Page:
Blanche Sweet (1896 – 1986) was an American silent film actress who began her career in the earliest days of the Hollywood motion picture film industry.
Sweet was known for her energetic, independent roles, at variance with the ‘ideal’ Griffith type of vulnerable, often fragile, femininity. After many starring roles, her first real landmark film was the 1911 Griffith thriller The Lonedale Operator. In 1913 she starred in Griffith’s first feature-length film, Judith of Bethulia. In 1914 Sweet was initially cast by Griffith in the part of Elsie Stoneman in his epic The Birth of a Nation but the role was eventually given to rival actress Lillian Gish, who was Sweet’s senior by three years. That same year Sweet parted ways with Griffith and joined Paramount (then Famous Players-Lasky) for the much higher pay that studio was able to afford.
Because the Biograph company refused to reveal the names of its actors, the British distributor M. P. Sales billed Sweet as Daphne Wayne.
Throughout the 1910s, Sweet continued her career appearing in a number of highly prominent roles in films and remained a publicly popular leading lady. She often starred in vehicles by Cecil B. DeMille and Marshall Neilan, and she was recognised by leading film critics of the time to be one of the foremost actresses of the entire silent era. It was during her time working with Neilan that the two began a publicized affair, which brought on his divorce from former actress Gertrude Bambrick. Sweet and Neilan married in 1922. The union ended in 1929 with Sweet charging that Neilan was a persistent adulterer.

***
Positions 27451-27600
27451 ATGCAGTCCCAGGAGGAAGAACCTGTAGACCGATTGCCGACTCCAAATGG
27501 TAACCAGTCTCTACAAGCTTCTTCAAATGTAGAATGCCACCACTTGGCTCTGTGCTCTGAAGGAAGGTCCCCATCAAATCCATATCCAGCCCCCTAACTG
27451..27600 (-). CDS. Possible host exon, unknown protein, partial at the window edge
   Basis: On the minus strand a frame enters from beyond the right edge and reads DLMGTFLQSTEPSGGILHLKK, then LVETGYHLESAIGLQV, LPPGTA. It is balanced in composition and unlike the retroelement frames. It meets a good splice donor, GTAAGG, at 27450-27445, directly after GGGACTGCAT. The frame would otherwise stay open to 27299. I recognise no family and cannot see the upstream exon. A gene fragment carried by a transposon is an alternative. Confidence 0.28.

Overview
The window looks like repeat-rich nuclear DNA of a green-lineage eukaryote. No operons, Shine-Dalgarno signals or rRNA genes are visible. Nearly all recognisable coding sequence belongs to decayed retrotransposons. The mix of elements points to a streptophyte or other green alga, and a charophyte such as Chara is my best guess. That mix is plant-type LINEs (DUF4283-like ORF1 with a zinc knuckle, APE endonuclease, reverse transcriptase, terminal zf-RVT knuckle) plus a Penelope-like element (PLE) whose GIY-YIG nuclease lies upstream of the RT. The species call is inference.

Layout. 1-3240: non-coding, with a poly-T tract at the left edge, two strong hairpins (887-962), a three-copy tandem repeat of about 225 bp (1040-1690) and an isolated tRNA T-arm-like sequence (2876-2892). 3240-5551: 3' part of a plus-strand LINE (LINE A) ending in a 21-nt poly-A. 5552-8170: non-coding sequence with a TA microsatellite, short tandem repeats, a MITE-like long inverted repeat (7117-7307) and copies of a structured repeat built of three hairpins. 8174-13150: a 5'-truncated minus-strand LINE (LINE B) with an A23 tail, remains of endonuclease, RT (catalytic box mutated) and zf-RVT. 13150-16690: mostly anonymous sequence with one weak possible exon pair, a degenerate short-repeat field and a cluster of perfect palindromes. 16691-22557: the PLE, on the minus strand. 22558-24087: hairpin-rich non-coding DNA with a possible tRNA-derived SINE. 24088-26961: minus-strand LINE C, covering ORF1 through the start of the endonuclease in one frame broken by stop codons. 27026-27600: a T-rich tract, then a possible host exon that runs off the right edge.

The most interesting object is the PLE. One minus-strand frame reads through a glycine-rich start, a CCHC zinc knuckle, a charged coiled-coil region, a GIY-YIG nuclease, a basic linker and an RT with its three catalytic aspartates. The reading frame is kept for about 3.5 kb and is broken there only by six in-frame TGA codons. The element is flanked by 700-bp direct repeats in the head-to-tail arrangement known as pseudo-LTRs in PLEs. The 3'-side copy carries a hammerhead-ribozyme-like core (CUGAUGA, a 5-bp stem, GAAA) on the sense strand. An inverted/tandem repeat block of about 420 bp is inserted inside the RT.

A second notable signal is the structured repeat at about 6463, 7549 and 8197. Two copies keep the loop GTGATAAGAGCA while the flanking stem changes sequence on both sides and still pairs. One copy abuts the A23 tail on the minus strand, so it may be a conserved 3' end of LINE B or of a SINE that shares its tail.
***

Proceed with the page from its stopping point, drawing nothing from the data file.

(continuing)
During the early 1920s Sweet’s career continued to prosper, and she starred in the first film version of Anna Christie in 1923. The film is also notable as being the first Eugene O’Neill play to be made into a motion picture. In successive years, she starred in Tess of the d’Urbervilles and The Sporting Venus, both directed by Neilan. Sweet soon began a new career phase as one of the newly formed MGM studio’s biggest stars.
As the Roaring Twenties wound down, Sweet’s career faltered with the advent of talkies. Sweet made just three talking pictures, including her critically lauded performance in 1930’s Show Girl in Hollywood, before retiring from the screen that same year and marrying stage actor Raymond Hackett in 1935.